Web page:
Photography is full of baffling jargon and complex numbers to the uninitiated, and it can be daunting for beginning photographers. If you are just starting out, here is an introductory guide for fundamental things you need to have and know before you jump into the wonderful world of photography.
So let’s step through everything you will need to get started in photography.
Table of Contents
Cameras and Lenses
The most important part of the photography process, the camera is arguably the most important piece of hardware you can own. Without a camera body to record the light and shadow of scenes we can’t make images. For the purposes of this article, we’ll be focusing on digital cameras, but digital cameras come in so many shapes and sizes — where do you start?
The most common types of digital cameras are smartphones, compacts, bridge cameras, DSLRs, and mirrorless. Differences between devices come in size, shape, component quality, and price.
Read also: The Best Cameras for Beginners
The introduction of the camera-equipped smartphone has led to an explosion of photography — virtually everyone now has a capable digital camera with them at all times, making photography a ubiquitous part of our everyday lives.
While smartphones were considerably worse than dedicated cameras in the earlier days, advancements in software and hardware have allowed smartphone photography these days to meet or exceed the quality and capabilities of low-end digital cameras. Computational photography, in particular, has used AI technologies to open the door to features such as ultra-low-light photos and portraits with simulated background blur that compact cameras generally do not offer.
Assuming you already have a smartphone with a built-in camera, there is no need to upgrade to a new smartphone or buy a dedicated camera if you would like to simply dip your toes in photography to fall in love with the art. As is often said: the best camera is the one you have with you.
If you would like to go beyond smartphones and into the world of dedicated cameras, compact cameras (also called point-and-shoot cameras) are generally the cheapest option, are small (hence their name), and an all-in-one unit with a fixed zoom lens that cannot be swapped out. They offer good value for money but tend to have smaller image sensors with poorer dynamic range and restricted settings such as aperture and shutter speed, some may be automatic altogether.
A good starter compact camera is the Sony ZV-1. It has a 1-inch image sensor capable of capturing 20.1MP stills and recording 4K UHD 30p video, and a flip-round screen which makes it ideal for those who wish to record vlogs or take photographs.
Bridge cameras are intended to “bridge the gap” between compacts and DSLRs and are larger in size, with a similar shape to a traditional DSLR. They often have superior lens optics and superior zoom range compared with compact cameras. Bridge cameras also give greater manual control over camera settings. Possibly the most impressive bridge camera available right now is the Nikon COOLPIX P1000 which has an astonishing 125X optical zoom that’ll get you in close even to the craters on the moon.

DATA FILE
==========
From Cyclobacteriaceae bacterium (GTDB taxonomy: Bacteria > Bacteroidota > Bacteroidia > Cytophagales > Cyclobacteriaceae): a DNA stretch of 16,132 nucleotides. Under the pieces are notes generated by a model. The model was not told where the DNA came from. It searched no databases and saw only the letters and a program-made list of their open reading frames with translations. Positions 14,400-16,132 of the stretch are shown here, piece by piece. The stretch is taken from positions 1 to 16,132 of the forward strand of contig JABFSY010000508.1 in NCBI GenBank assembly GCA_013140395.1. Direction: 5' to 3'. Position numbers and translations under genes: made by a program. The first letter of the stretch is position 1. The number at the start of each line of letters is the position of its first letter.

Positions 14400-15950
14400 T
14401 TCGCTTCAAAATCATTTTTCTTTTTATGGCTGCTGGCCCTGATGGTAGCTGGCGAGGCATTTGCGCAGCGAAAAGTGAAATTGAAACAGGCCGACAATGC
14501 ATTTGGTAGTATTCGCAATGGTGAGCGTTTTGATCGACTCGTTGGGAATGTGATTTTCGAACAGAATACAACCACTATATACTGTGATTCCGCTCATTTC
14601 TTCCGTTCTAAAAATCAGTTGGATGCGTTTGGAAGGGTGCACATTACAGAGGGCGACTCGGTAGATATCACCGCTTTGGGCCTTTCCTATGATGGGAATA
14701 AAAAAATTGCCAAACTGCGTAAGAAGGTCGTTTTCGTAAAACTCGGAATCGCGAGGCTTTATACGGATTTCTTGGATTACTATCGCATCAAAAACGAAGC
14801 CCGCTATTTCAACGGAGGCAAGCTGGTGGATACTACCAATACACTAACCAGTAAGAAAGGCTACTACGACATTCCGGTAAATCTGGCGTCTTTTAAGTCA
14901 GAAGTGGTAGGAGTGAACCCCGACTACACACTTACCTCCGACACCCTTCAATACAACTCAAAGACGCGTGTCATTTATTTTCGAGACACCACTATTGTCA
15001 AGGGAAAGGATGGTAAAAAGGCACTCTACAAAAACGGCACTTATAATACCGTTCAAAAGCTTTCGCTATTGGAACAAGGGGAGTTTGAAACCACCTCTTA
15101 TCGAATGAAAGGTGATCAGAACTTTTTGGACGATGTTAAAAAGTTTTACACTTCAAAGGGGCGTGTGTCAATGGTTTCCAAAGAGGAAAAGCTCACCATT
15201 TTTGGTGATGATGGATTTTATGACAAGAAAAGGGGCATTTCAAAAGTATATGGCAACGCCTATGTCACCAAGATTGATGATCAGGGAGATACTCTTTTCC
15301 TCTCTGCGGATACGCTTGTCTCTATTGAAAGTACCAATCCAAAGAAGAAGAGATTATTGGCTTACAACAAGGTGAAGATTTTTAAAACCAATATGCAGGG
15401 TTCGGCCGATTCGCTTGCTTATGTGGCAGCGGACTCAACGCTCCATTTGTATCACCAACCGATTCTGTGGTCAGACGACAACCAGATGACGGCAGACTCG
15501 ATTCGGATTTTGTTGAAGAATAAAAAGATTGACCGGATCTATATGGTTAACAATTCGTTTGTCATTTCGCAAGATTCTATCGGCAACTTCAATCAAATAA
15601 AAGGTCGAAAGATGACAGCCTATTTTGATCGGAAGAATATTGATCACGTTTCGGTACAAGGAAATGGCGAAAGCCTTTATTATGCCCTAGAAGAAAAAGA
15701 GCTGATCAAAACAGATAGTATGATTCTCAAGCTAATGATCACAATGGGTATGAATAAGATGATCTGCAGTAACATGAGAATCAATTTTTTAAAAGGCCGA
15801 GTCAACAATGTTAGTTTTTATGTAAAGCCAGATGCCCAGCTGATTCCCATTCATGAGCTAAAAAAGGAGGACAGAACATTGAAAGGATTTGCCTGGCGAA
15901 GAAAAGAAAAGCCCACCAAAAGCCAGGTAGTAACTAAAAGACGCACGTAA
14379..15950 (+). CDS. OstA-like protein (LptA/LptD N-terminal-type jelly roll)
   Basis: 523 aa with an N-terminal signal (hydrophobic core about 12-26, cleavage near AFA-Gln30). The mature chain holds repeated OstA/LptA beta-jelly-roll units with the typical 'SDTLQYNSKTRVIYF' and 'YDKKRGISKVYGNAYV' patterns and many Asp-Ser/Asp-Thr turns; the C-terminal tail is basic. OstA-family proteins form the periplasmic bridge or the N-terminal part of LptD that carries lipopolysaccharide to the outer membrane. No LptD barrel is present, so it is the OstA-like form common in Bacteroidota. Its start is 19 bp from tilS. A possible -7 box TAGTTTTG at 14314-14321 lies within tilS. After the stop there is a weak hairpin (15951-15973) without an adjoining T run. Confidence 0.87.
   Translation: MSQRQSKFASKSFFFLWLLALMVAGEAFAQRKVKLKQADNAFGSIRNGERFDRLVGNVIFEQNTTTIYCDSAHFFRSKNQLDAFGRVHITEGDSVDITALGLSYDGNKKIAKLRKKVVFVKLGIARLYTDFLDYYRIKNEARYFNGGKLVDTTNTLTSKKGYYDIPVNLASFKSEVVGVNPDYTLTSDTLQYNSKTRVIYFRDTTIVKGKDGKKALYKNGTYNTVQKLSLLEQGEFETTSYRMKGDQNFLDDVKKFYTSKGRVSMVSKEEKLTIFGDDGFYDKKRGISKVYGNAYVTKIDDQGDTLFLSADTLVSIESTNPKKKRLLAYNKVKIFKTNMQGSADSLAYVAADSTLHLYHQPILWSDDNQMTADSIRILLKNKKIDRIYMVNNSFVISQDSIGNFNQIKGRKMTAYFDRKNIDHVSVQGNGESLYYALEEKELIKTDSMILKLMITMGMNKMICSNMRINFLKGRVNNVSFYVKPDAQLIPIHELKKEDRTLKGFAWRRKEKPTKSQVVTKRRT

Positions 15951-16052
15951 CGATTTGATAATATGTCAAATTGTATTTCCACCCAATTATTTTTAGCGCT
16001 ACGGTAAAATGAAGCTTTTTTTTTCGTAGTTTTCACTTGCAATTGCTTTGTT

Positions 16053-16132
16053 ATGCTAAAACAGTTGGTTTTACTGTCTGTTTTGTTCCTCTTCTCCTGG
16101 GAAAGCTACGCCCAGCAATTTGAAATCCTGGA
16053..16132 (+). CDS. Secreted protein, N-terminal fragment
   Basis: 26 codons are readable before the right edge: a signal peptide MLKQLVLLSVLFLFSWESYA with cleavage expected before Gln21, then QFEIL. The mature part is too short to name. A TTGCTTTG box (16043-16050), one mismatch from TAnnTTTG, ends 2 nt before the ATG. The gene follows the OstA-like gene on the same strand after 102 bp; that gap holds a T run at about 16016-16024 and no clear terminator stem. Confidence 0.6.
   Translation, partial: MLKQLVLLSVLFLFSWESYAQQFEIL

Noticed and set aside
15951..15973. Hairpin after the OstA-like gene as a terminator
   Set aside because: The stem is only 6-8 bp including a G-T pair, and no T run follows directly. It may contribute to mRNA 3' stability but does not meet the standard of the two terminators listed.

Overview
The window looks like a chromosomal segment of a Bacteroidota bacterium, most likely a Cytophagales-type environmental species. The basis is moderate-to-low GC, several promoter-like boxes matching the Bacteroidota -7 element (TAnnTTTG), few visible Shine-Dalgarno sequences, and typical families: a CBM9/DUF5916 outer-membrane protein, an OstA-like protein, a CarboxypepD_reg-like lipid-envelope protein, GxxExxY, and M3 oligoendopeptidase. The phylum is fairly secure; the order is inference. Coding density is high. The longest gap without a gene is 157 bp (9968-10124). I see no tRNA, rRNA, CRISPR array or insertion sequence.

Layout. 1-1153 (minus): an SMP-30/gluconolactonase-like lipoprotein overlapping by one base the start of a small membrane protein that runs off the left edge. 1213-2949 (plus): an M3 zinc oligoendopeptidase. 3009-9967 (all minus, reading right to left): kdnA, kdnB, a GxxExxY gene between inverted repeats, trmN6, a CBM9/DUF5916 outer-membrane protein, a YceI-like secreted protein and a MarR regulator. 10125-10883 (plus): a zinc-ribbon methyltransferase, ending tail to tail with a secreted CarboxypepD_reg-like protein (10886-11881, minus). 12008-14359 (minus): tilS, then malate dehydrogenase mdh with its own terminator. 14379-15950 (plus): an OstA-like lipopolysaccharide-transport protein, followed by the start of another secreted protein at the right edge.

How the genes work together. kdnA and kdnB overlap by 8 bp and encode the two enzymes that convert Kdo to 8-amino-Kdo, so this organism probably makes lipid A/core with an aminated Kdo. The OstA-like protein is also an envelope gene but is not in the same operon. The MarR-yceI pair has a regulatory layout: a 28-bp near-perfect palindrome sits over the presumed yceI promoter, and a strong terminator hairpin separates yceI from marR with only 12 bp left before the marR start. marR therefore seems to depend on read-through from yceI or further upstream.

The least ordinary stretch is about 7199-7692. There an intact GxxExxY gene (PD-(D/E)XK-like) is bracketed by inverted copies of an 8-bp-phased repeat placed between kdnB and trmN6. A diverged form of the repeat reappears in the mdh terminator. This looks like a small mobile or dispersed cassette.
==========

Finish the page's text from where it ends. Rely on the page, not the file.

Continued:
DSLRs (short for Digital Single Lens Reflex) have, for around two decades, been one of the most popular types of digital cameras in the world. There’s a range of DSLRs from entry-level models up to fully-fledged professional bodies that combine the ultimate in robustness and blistering speed. Despite the range in features and price, they all have interchangeable lenses, are fully customizable in terms of settings and menu options, and higher-end models are industry standard for professionals.
One of our favorite entry-level DSLRs is the Nikon D7500 which has a premium feel without costing the earth. For high-end performance have a look at the Canon 5D Mark IV, its rugged build, weather sealing, and flexible 30.4MP full-frame image sensor is great for professionals and invested enthusiasts alike.
Read also: The Best DSLR Cameras
Mirrorless cameras are fast becoming the new standard in the digital camera market. They perform as well as, or better than DSLRs, but feature new, slimmer bodies which make them much more portable. In-body image stabilization is common in mirrorless bodies and improved hybrid shooting means they’re ideal for content creators that want strong stills and video capture. In order to create a smaller form factor, manufacturers have removed the optical viewfinders as seen in DSLRs and replaced them with a small screen (called an electronic viewfinder) that takes a feed directly from the image sensor.
For the ultimate in mirrorless performance, take a look at the Sony Alpha a7R IV, a camera creeping into the medium format market in terms of image resolution with 61MP stills. Alternatively, the Sony Alpha a7R III is a great option, though a few years old it’s packed with intelligent tools and features that provide more than enough punch for any photographer.
Read also: The Best Mirrorless Cameras
Of course, the above is a rough guide to camera types and readers should be aware that there is a blend between them with some compacts having large image sensors or interchangeable lenses which vary from model to model.